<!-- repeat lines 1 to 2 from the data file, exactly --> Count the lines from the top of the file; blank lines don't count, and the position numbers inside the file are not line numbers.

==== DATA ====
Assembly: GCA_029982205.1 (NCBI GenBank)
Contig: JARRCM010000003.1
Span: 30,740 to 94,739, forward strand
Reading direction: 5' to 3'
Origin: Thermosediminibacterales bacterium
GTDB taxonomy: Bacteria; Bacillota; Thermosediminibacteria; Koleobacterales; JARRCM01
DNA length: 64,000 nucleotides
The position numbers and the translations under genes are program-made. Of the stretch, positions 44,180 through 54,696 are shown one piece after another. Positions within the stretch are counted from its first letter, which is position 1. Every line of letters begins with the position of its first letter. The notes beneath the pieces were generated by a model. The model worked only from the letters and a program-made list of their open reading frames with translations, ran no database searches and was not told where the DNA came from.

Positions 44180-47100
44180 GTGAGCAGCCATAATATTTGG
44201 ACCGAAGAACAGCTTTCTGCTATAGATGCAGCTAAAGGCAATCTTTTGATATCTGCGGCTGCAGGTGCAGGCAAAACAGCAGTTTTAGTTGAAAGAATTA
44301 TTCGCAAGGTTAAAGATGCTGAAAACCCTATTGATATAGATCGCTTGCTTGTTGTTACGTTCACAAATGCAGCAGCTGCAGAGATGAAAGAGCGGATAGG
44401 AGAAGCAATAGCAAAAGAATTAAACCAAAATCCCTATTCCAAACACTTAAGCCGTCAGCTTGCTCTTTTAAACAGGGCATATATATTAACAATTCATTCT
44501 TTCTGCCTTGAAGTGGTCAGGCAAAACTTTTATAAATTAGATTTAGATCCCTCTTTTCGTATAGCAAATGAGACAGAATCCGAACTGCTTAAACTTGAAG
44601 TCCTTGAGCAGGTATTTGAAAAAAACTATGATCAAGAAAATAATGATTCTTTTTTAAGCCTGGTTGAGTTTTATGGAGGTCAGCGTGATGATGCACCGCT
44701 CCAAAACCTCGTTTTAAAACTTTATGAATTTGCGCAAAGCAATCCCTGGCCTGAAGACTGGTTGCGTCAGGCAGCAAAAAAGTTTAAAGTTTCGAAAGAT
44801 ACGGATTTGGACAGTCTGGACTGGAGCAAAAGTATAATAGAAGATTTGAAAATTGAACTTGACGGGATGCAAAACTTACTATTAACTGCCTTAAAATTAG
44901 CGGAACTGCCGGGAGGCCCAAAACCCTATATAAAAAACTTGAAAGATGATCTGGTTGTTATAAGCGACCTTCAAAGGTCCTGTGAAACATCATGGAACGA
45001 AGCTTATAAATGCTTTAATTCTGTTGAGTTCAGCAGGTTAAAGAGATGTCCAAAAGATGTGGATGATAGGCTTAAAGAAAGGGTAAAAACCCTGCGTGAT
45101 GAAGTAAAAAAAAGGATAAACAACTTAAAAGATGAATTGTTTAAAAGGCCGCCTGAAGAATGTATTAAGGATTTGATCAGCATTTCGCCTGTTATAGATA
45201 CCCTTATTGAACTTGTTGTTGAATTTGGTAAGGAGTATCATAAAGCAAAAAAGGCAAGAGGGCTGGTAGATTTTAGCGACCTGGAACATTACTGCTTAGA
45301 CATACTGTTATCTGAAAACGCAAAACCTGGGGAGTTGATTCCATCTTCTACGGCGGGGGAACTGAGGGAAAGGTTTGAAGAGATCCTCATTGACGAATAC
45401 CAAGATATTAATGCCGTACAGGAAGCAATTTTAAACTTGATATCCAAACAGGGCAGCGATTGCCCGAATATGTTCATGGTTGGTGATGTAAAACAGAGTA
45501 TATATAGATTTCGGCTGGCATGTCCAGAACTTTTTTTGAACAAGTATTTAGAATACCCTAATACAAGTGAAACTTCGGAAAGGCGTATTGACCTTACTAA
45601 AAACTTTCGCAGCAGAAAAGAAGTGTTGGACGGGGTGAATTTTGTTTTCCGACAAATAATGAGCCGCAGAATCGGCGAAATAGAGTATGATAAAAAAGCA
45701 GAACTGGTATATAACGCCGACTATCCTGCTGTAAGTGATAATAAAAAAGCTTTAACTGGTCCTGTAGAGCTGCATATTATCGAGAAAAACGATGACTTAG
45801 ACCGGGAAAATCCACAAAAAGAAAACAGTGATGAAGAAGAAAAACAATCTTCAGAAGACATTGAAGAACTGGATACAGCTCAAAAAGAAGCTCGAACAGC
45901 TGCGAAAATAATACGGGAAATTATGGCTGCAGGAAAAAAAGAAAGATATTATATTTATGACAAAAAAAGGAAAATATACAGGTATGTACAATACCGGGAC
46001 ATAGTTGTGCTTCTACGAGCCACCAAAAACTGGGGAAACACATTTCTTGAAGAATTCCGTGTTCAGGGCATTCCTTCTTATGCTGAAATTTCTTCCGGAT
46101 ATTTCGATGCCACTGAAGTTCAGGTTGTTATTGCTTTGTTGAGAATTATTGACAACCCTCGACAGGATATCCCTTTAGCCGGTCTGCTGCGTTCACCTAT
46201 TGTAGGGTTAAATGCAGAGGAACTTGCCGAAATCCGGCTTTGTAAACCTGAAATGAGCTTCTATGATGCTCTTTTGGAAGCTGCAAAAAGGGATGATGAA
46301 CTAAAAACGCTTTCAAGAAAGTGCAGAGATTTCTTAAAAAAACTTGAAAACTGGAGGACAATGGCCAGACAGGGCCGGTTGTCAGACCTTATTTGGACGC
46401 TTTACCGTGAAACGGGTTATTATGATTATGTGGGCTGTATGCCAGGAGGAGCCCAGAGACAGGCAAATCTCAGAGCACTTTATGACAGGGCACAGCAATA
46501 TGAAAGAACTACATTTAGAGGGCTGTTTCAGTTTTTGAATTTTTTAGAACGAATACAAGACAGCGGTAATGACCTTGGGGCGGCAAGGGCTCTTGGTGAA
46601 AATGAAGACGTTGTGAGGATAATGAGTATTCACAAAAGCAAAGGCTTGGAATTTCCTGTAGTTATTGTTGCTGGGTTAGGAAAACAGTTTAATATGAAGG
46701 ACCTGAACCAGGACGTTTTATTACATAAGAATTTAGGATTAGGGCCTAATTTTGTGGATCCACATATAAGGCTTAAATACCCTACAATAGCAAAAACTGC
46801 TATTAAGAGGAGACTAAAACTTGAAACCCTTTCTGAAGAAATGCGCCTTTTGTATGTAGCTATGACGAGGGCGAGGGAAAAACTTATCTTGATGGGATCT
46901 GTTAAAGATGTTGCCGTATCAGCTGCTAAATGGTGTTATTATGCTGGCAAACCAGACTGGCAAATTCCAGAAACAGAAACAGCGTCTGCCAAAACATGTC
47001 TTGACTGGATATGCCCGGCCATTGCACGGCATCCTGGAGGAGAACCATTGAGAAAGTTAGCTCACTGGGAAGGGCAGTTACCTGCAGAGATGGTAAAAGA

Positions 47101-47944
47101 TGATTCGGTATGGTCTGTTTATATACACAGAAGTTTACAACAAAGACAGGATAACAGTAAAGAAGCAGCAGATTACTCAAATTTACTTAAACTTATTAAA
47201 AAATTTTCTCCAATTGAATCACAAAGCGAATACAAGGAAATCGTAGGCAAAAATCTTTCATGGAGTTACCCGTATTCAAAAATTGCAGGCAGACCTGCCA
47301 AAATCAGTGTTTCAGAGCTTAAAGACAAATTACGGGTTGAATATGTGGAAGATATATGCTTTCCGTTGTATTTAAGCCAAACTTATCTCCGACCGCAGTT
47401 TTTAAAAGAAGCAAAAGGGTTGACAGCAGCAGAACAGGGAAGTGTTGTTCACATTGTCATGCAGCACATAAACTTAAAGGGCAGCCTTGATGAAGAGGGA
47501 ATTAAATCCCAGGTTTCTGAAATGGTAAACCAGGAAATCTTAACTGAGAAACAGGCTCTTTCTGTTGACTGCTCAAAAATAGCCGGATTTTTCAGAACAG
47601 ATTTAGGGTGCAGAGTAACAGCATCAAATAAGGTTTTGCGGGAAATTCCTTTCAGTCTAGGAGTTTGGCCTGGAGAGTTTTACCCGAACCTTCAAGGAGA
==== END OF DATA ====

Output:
Assembly: GCA_029982205.1 (NCBI GenBank)
Contig: JARRCM010000003.1